Nasal continuous positive airway pressure treatment: Current realities and future

ArticleinSleep 19(9 Suppl):S131-5 · November 1996with5 Reads
Impact Factor: 4.59 · Source: PubMed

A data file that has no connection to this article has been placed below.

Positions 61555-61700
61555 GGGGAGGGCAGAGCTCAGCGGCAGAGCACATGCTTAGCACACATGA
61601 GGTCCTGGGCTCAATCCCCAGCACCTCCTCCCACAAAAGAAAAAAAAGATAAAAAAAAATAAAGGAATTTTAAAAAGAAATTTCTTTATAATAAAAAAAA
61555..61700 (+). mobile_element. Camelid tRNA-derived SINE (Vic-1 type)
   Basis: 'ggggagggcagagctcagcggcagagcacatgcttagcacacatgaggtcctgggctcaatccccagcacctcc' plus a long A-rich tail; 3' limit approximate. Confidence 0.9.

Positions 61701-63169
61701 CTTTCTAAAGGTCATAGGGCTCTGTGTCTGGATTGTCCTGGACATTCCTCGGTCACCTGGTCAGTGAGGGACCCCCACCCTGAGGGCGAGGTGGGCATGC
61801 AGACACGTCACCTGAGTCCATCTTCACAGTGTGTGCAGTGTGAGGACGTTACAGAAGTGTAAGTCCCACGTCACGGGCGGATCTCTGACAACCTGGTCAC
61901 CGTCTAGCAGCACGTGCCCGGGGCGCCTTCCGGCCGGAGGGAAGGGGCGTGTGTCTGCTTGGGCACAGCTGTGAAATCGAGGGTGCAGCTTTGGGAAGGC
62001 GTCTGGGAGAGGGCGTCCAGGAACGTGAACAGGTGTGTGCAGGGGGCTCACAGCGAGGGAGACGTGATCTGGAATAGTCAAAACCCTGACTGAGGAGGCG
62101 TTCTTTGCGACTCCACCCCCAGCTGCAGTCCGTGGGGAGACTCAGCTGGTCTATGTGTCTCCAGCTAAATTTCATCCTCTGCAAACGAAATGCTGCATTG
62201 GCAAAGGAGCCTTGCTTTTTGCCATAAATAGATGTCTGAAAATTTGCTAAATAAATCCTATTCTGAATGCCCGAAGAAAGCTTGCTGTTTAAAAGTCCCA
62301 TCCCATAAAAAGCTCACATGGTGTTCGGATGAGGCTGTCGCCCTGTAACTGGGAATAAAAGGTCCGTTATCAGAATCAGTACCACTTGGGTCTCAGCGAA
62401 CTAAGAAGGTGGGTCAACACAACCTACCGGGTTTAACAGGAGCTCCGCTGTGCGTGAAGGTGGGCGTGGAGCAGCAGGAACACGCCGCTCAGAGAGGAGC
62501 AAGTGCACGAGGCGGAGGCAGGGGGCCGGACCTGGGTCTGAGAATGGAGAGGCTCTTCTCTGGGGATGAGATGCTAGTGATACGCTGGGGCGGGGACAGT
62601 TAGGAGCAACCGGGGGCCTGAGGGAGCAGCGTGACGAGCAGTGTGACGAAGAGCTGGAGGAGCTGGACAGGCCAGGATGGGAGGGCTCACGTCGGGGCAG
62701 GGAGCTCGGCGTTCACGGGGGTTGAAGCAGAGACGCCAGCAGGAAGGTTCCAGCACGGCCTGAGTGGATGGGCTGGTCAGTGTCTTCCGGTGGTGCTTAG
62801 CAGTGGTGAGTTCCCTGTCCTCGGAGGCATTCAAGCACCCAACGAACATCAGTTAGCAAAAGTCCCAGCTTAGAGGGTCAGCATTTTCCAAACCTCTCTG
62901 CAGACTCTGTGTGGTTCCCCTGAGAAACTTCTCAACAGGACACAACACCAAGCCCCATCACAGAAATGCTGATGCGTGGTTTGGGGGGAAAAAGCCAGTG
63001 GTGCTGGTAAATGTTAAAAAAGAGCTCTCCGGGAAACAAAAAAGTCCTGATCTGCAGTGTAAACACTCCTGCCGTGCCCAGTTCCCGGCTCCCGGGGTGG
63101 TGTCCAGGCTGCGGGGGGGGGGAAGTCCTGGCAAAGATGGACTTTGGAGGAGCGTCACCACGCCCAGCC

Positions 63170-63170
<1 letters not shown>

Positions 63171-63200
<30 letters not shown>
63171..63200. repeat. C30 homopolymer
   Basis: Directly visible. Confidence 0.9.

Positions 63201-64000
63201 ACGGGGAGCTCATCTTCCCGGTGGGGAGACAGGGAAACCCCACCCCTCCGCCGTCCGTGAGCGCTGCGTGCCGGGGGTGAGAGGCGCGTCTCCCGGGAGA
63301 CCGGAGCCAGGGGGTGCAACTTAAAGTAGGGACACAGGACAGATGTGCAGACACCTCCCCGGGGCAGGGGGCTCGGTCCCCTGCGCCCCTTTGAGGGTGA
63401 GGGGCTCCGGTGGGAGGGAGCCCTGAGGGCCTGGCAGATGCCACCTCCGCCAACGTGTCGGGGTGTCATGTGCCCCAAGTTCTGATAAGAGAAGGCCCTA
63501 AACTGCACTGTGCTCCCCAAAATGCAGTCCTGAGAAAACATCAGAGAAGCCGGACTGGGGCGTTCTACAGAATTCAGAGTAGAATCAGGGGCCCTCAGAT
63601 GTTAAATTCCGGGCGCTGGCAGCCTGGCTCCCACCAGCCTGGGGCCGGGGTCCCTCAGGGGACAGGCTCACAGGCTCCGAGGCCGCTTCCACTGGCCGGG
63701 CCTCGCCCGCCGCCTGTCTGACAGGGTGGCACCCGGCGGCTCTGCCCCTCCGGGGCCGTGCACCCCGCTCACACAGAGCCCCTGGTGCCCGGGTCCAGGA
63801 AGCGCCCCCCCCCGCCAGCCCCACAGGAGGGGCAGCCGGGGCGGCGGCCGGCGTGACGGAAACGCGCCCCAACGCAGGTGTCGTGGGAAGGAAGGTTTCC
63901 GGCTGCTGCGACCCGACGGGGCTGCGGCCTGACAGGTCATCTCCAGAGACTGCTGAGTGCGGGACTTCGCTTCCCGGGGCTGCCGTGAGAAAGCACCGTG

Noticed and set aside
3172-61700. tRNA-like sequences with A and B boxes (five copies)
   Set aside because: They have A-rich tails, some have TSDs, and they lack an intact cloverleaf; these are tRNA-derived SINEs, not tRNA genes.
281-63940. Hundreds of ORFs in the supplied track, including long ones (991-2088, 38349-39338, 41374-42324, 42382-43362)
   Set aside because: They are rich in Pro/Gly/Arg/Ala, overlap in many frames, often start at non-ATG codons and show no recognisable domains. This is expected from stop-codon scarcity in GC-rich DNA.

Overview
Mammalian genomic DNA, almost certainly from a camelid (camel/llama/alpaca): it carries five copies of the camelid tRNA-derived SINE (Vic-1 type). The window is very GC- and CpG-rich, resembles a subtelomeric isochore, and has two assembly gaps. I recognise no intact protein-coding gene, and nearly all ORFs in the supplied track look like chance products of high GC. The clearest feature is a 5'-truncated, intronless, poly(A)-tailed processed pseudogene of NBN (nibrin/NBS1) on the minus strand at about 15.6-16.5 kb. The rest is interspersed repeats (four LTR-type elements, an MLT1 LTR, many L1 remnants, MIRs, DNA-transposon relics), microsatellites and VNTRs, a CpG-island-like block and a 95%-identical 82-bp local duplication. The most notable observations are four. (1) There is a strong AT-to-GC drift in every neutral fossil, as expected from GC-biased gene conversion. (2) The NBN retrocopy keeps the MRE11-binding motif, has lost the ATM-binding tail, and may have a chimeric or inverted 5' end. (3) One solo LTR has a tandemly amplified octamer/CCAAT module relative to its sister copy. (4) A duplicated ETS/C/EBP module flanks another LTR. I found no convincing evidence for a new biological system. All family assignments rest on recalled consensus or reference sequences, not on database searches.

Nasal continuous positive airway pressure (CPAP) is a highly effective treatment for obstructive sleep apnea syndrome. The apnea/hypopnea index (AHI) is reduced 10-fold, but the patient dropout rate is up to 30%, and usage is typically < 5 hours per night. Titration, designed to make the best trade-off between effectiveness and side effects, is expensive. Autotitrating devices make this trade-off on a minute-by-minute basis, potentially reducing mean pressure delivery, reducing side effects, and increasing compliance. The aim of this study was to test the effectiveness of the AutoSet self-adjusting nasal CPAP system (ResMed, Sydney, Australia) in eliminating obstructive events and normalizing the arousal index. Forty-five subjects (41 males and 4 females with AHI) values of > 20/hour were recruited, with written informed consent. Subjects slept for a diagnostic night, followed by a treatment night, in the laboratory, using the AutoSet system with full polysomnographic monitoring of respiratory and sleep variables. Arousals were scored using ASDA criteria. Hypopneas were scored when there was a 50% reduction in ventilation for > 10 seconds, associated with a 4% drop in oxygen saturation. For comparison, the ASDA arousal index in 16 normal subjects (without nasal CPAP) is provided. Results are given as mean +/- standard error of the mean. AHI was reduced from 55 +/- 3 to 1.5 +/- 0.35 events/hour (p < 0.0001). The arousal index was reduced from 65 +/- 3 to 18 +/- 2 events/hour (p < 0.0001), identical to the value in the 16 healthy normal subjects. There was a 158% +/- 21% increase in slow-wave sleep (p = 0.01) and a 186% +/- 27% increase in rapid eye movement sleep (p = 0.013). The AutoSet self-adjusting nasal CPAP system adequately treats obstructive sleep apnea syndrome on the first night under laboratory conditions.